© Cheryl Frances-Hoad 2019

Informal Bio

"Cheryl’s music is so varied, but it always has the performer at the core. She adores giving people parts to play that they enjoy playing, so that they can take them and run with them, and that really effects the mood in the room…it really brings out the best in humans."

Yshani Perinpanayagam, BBC Radio 3

"...unafraid even to sprinkle a little cheese over it all." 5:4

"Cheryl Frances-Hoad['s Love Song for Dusty] is an endearing oddity." Paul Driver, The Sunday Times

"...doom-and-gloom-mongering tinged with elements of self-flagellating piety." 5:4

Cheryl's music has been described as "like a declaration of faith in the eternal verities of composition" (The Sunday Times), with "a voice overflowing not only with ideas, but also with the discipline and artistry necessary to harness them" (The Scotsman). Classical tradition, along with diverse contemporary inspirations including literature, painting, and dance have contributed to a creative presence provocatively her own. Her works include From the Beginning of the World, a setting of Tycho Brahe's remarkably prescient thesis on the Great Comet of 1577 (BBC Proms, 2015), Pay Close Attention, a homage to electronic music gods The Prodigy, The Whole Earth Dances, a quintet influenced by the local landscape and the poetry of Ted Hughes (Spitalfields Festival, 2016) and Game On, a duet for piano and Commodore 64 inspired by Game Theory and the crimes of bankers (NonClassical at the Dalston Victoria, 2016).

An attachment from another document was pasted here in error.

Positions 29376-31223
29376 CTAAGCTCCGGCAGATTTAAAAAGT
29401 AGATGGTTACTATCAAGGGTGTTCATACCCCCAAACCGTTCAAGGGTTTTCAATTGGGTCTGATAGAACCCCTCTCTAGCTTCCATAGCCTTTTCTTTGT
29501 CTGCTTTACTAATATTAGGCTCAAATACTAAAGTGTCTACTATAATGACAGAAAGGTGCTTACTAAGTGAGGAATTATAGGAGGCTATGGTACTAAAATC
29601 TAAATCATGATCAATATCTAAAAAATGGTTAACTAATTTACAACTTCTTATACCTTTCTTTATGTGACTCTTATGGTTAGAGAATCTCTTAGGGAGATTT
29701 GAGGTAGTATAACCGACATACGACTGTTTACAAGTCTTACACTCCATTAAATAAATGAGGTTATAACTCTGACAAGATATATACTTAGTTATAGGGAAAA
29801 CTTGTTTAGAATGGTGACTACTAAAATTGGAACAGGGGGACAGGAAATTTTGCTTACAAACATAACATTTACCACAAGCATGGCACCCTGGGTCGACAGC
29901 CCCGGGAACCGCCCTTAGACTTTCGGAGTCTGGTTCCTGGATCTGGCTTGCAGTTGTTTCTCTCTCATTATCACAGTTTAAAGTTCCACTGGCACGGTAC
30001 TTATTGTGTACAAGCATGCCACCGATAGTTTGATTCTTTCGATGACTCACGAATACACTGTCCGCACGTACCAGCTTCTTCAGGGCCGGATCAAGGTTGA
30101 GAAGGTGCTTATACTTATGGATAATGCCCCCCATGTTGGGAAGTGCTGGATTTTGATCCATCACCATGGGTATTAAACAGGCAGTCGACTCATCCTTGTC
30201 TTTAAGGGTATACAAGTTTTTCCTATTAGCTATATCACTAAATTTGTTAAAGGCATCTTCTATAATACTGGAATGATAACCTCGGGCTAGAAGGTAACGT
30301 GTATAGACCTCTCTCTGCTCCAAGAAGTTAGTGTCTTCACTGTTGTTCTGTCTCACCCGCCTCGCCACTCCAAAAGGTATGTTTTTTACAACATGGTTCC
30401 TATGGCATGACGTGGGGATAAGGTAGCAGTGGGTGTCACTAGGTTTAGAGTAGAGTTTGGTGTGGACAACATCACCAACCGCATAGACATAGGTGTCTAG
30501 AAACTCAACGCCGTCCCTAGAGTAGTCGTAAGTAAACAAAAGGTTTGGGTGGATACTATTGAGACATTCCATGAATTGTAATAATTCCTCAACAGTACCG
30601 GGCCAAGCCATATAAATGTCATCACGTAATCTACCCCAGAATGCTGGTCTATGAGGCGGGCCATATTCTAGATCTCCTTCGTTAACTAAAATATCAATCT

Most recently she collaborated with librettist Tamsin Collison on Last Man Standing, a 28 minute work for baritone and orchestra to commemorate the Armistice, which was premiered at the Barbican by Marcus Farnsworth and the BBC Symphony Orchestra conducted by Martyn Brabbins in November 2018.

Cheryl wrote her first piece within weeks of taking up the cello aged 7, and despite some early disasters (her first string orchestra piece was thrown out by the school conductor due to mistakes in her hand-copied parts) Cheryl's desire to compensate for her chronic shyness through composing remained unquashed. At 15 she won the BBC Young Composer of the Year Competition, and it was during the first performance of her Concertino for Cello, Piano, Percussion and Orchestra, by cellist Peter Dixon and the BBC Philharmonic that she became convinced that her life had to be in composition. 

Twenty-three years on, Cheryl's obsessive dedication, imperviousness to rejection, inherent thriftiness and endless stamina for filling in funding applications has resulted in her working full time as a composer. She has a Double First from Cambridge University, a PhD from Kings College London and has been awarded many prizes, scholarships and residences: a full list can be found here. Four CD's of her work have been released on the Champs Hill Records label, with a fifth due out next year. Her output addresses all genres from opera, ballet and concerto to song, chamber and solo music, reaching audiences from the Proms to outreach workshops. Recent and future works include Between the Skies, the River and the Hills, a piano concerto for Ivana Gavric and the Southbank Sinfonia, Algernon for saxophonist Jonathan Radford and pianist Ashley Fripp, and a new work for the Presteigne Festival, where she is Composer in Residence this year.

Cheryl's music is published by Chester Music.